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Review

3Leaf Doom Pedal

Issue #48

If you're an adventurous type, this is definitely one to check out, even of what it actually does is hard to describe in words.
Dan Veall

 

Pros:

All analogue
Boutique
Great for making your bass sound more like a synth

Cons:

Can't think of any!

3Leaf Doom Fuzz Pedal

Bassments? Pedals named 'Doom'? This can only call for Dan Veall...

There is some confusion about this wonderfully named pedal. It's made by Spencer Doren's 3Leaf Audio from Seattle in the USA and, as far as I can tell, it's the weirdly named 'You’re Doom Dynamic Harmonic Device’ given a new tag which perhaps makes a bit more sense, or is maybe a bit more descriptive. Anyway, it's a very nicely made boutique pedal from an interesting small company, so what is it all about then? I’m going to go with Spencer’s own description as that pretty much sums it up. He says: 'Doom is a unique device. It sounds like a cross between fuzz, a ring modulator and an octave-up.' So, there!

 


Four controls and a switch on the top panel of the pedal could suggest to you that this unit is only capable of one flavour of sounds, but even from my fairly simple video, it’s obvious from the get-go that it can create everything from some mild crunchy tones to massively sustaining synth-like filtered face-melters. Take a listen to my video as it’s far easier to demonstrate than describe some of these superb sounds from the sublime to the almost ridiculous - and the latter I do love!

In the top left hand corner, the Volume control governs the amplitude of the fuzz signal and to the right of that, the all important (for us bassists) Mix control allows a nice blend of your natural bass guitar tone to come through, which could of course include any effect’s sound applied before Doom that hasn’t yet been smashed by the drive circuit in the pedal. As a suggestion in the manual, you can pull back the tone control on your bass which seems to affect the clean signal more than the driven tone from Doom, which is a great way to blend in some deeper low end but retain bite from Doom’s gritty side.

Bottom left hand corner, the Gain knob governs the amount drive saturation. The lowest settings are of course more mild but have a really nice character to them, but as the dial is progressed around clockwise and that’s the last time I’d use the word ‘nice’ to describe the sound! The fuzz goodness is fed in until the signal is aggressive and in your face. It is however possible to tame this beast even on higher gain settings by use of the 2-pole low pass filter Tone knob. According to 3Leaf, the Tone knob is similar to that found in a vintage synthesiser and it works in reverse, hence the effect seen in my video: clockwise operation decreases the upper harmonics.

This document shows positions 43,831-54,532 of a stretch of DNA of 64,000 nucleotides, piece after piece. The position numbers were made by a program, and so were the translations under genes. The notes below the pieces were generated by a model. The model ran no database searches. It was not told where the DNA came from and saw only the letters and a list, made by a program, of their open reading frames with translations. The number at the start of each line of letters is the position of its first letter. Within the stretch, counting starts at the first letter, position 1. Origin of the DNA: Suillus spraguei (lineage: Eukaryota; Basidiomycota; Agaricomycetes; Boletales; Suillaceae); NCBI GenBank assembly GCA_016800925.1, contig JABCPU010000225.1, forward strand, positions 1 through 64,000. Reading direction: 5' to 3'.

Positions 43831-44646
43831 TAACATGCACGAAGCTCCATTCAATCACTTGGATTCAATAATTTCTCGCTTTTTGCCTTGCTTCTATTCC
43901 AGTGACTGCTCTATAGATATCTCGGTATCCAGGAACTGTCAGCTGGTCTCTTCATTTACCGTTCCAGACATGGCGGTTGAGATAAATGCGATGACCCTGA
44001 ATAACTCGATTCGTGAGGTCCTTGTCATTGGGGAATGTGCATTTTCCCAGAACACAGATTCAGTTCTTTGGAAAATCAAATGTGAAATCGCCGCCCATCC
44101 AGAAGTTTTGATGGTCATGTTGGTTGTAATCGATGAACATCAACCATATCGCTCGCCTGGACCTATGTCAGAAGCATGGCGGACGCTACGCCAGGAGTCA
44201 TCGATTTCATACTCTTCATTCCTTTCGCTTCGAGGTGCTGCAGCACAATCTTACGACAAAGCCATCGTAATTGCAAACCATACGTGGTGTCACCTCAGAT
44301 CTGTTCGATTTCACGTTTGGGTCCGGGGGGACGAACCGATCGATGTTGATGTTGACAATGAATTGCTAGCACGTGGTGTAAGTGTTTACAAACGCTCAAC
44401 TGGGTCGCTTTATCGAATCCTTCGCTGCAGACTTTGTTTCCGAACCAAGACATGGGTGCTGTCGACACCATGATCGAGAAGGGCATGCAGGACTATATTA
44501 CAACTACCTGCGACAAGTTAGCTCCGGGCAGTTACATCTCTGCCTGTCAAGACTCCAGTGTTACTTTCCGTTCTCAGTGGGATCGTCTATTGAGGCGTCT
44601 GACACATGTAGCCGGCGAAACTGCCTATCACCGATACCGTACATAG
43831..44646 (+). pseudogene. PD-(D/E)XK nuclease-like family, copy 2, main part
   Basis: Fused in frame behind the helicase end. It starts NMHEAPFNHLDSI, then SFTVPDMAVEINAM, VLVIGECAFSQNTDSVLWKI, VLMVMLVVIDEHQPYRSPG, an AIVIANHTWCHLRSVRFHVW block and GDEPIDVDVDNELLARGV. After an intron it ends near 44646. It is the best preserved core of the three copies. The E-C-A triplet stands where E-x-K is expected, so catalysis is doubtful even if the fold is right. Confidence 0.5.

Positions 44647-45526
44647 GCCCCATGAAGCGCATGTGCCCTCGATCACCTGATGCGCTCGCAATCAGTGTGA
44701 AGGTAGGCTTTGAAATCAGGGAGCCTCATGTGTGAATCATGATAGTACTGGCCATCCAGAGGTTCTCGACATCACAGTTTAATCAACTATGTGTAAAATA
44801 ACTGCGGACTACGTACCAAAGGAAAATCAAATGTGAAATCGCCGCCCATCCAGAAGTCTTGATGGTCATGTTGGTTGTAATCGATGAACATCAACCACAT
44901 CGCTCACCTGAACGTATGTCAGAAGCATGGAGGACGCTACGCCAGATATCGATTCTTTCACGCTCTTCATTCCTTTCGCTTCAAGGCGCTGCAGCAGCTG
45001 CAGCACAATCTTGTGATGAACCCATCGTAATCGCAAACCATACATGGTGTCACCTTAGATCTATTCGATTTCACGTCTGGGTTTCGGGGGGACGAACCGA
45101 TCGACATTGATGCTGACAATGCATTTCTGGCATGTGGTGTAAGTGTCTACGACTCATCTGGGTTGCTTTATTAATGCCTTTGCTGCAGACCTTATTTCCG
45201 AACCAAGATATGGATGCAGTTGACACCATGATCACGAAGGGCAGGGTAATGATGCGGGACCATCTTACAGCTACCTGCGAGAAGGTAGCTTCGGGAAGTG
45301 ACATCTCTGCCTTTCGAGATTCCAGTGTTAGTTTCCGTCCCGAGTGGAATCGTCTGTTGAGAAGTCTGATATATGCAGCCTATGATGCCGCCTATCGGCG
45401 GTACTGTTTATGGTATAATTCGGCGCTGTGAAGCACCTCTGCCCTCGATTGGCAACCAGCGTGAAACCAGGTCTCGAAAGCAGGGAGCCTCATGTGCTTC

Finally, further sculpting of your skull-smashing bass girth is available via the Shape switch. The frequency curve is adjusted in the down position, with a wide scoop in the midrange and a slope away for the deep bass end. In the up position the fuzz is described as having a flatter character and of course you’ll get more in the way of midrange bite.

Even just by flicking the switch over, you have access to a sound that will ‘sit back’ in the mix a little becoming part of a core sound. Flick the switch the other way and you bring the midrange back in to punch a hole in the band mix for some series bass assault!

The pedal is rock solid and I’ve found that even in the most extreme settings there are still plenty of sounds that are usable. I loved the ’gainy’ settings and also being able to shape the sound easily. Had we have had one around in the studio when I was playing with the Doom pedal, I would have definitely tried it with an octave down pedal for some proper low end thunder - now that would have been fun!

If you're an adventurous type, this is definitely one to check out, even of what it actually does is hard to describe in words (thank heaven we have video - Ed!). Check one out!

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Issue #49

Andy Timmons

Out Now

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